Athlete a global role model with a vision

Giant Gate Falls, Milford Track. Photo: DOC
Giant Gate Falls, Milford Track. Photo: DOC
American athlete Dan Berlin has conquered Mt Kilimanjaro  and the Great Wall of China, and broken world records in the Grand Canyon — yet he’s never seen any of the famous locations with his own eyes. The blind endurance athlete believes perceived limitations can be overcome and next month he’ll take on two of New Zealand’s Great Walks to prove it.  Sharon Reece reports.

Attempting to complete Fiordland’s Milford Track in one day is a notable challenge in itself  — completing it in 12 hours without the ability to see seems almost implausible. That, however, is exactly what American athlete Dan Berlin will attempt next month.  Berlin, who progressively lost his eyesight because of a degenerative condition called rod dystrophy,  is now completely blind — but a lack of sight has not stopped him from breaking records the world over.

Team See Possibilities, a group made up of  Berlin and his three guides Alison Qualter Berna, Brad Graff and Charles Scott, travel the world taking on "epic endurance challenges" to raise money for, and awareness of, "overcoming perceived limitations",  Qualter Berna said.

Seven Continents in Seven Years has allowed the team to take on challenges at iconic locations around the world, including Machu Picchu, Mount Kilimanjaro and the Grand Canyon, where  Berlin became the first blind athlete to complete the 74km Rim to Rim to Rim in one day.

Endurance champions Alison Qualter Berna, Charles Scott, Dan Berlin and Brad Graff visit school...
Endurance champions Alison Qualter Berna, Charles Scott, Dan Berlin and Brad Graff visit school pupils after their climb up Mount Kilimanjaro in November 2016. Photo: Supplied
The team has chosen New Zealand for its Oceania continental challenge and hope to break some records in the process. Berlin would attempt to become the first blind athlete to run two trail ultra-marathons in the North and South Islands  within a week,  Qualter Berna said.

When the foursome arrive in the country next month, they will first attempt to take on the Tongariro Northern Circuit in less than 12 hours. The Department of Conservation (Doc) describes the 43km track as "rugged and exposed alpine terrain" with the highest altitude sitting at 1886m.

Just four days later, they will travel to Fiordland where they hope to make their way to the start of the Milford Track via an 11km kayak before running the 54km track in less than 12 hours.

Doc described the Milford Track as the "finest walk in the world" with "complex avalanche terrain" and suggested taking four days to complete the hike.

With the unique terrain of every continent presenting different challenges for the team members, they must remain flexible in how they guided  Berlin,  Qualter Berna said.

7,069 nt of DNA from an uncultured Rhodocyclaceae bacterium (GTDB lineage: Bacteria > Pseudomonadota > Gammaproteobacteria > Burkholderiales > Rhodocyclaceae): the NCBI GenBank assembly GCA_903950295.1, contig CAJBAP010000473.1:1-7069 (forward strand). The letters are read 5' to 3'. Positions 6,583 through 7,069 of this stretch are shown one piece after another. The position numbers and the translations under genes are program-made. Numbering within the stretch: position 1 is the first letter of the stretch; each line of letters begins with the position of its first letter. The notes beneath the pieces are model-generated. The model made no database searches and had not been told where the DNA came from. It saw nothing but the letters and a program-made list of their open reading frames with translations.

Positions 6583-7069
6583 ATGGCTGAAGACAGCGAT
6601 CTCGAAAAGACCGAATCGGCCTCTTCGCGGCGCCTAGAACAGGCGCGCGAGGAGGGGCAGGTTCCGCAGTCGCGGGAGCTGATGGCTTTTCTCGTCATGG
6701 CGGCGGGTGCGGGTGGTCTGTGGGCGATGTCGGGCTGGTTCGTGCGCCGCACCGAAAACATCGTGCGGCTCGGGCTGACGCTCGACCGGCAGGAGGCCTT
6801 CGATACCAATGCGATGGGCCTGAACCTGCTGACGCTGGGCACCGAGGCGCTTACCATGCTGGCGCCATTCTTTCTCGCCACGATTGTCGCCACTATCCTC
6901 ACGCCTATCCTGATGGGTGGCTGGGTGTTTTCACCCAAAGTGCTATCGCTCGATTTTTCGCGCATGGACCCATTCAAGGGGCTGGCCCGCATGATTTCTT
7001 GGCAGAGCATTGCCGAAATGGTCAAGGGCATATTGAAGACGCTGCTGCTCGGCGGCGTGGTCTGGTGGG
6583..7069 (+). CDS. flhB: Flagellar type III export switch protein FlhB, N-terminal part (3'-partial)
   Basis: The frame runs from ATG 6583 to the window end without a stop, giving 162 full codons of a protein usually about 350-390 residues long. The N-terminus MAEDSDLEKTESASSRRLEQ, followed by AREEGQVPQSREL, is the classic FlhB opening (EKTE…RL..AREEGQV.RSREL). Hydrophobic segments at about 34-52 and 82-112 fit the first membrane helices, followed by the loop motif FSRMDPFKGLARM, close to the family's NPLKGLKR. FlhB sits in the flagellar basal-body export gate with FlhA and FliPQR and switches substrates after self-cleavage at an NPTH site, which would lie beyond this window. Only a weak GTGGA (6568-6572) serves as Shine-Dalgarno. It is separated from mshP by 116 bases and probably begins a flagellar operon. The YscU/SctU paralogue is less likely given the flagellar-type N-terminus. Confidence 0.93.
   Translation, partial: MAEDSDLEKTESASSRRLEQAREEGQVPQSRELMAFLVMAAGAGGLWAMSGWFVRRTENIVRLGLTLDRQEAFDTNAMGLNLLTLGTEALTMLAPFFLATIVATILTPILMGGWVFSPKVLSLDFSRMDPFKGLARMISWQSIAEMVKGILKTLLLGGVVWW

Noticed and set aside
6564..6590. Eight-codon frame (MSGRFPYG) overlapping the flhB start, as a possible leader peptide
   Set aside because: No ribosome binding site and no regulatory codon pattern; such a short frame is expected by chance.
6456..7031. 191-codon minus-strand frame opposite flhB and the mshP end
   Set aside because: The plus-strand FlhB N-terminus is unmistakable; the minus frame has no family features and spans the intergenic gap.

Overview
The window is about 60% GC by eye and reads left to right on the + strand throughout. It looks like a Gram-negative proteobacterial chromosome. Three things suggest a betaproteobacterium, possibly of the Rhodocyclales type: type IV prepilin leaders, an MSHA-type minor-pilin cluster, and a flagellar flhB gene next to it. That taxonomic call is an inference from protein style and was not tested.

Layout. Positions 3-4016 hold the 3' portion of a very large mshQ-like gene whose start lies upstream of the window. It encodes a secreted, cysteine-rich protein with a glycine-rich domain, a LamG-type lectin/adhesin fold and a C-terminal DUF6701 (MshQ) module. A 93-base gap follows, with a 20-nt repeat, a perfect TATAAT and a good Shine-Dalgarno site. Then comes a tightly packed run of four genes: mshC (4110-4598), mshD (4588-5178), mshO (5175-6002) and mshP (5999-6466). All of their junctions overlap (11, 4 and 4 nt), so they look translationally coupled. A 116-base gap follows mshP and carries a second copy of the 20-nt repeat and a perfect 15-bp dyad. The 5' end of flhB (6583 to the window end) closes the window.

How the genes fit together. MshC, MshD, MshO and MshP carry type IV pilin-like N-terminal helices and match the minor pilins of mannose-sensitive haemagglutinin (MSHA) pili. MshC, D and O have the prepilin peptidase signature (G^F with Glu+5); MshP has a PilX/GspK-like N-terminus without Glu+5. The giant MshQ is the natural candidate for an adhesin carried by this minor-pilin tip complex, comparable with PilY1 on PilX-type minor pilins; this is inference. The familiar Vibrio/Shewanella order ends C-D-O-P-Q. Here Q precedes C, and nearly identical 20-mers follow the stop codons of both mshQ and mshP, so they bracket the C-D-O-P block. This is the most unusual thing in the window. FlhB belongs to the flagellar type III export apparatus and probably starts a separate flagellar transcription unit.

Team See Possibilities take on the 100km epic endurance challenge on the Great Wall of China in...
Team See Possibilities take on the 100km epic endurance challenge on the Great Wall of China in November 2017. Photo: Supplied
"We’ve used different guiding techniques for each challenge and they have been decided on the spot.

"We also have to maintain our energy to last through hours and hours of challenging courses, while also staying positive that we can achieve our goal."

And positivity is exactly what drives  Berlin and his guides to complete such extraordinary tasks.

When he completely lost his sight,  Berlin fell into "a bit of depression" but he didn’t stay there long,  Qualter Berna said.

"The words that come to my mind when I think of Dan are gentle, resilient and kind.

"[After losing his eyesight] he decided to become a runner and find purpose in his life and be a role model for his kids."

Pass shelter, Milford Track. Photo: Keri Antoniak
Pass shelter, Milford Track. Photo: Keri Antoniak
After a "few marathons" and a half ironman, the team decided to take on the challenge at the Grand Canyon, she said.

"Dan completed this in one day, made history and quickly became a role model inviting people to focus on what they can do rather than what they can’t."

On the way to becoming a "global role model for blind and vision-impaired children", the group have raised over $100,000 to support blind and vision-impaired schools in the countries they have visited.

During their New Zealand journey, they will direct their financial support and energy towards the TSP Global Scholarship Programme, which will offer five scholarships of up to $5000 each to blind and vision-impaired students in New Zealand and the United States in 2019.

View down Clinton Valley from Mackinnon Pass. Photo: Kendall Delyser
View down Clinton Valley from Mackinnon Pass. Photo: Kendall Delyser
The programme would help aspiring students with vision loss "take on the challenges of gaining a higher education", Qualter Berna said.

"The end goal is to facilitate a meaningful education and career path for those that have the will and determination to take on the challenge."

Following the completion of the challenges, the team will travel to Dunedin to meet  children at the Blind and Low Vision Education Network NZ (Blennz) where members hope to "inspire" both blind and sighted children with  Berlin’s accomplishments.

- Sharon Reece

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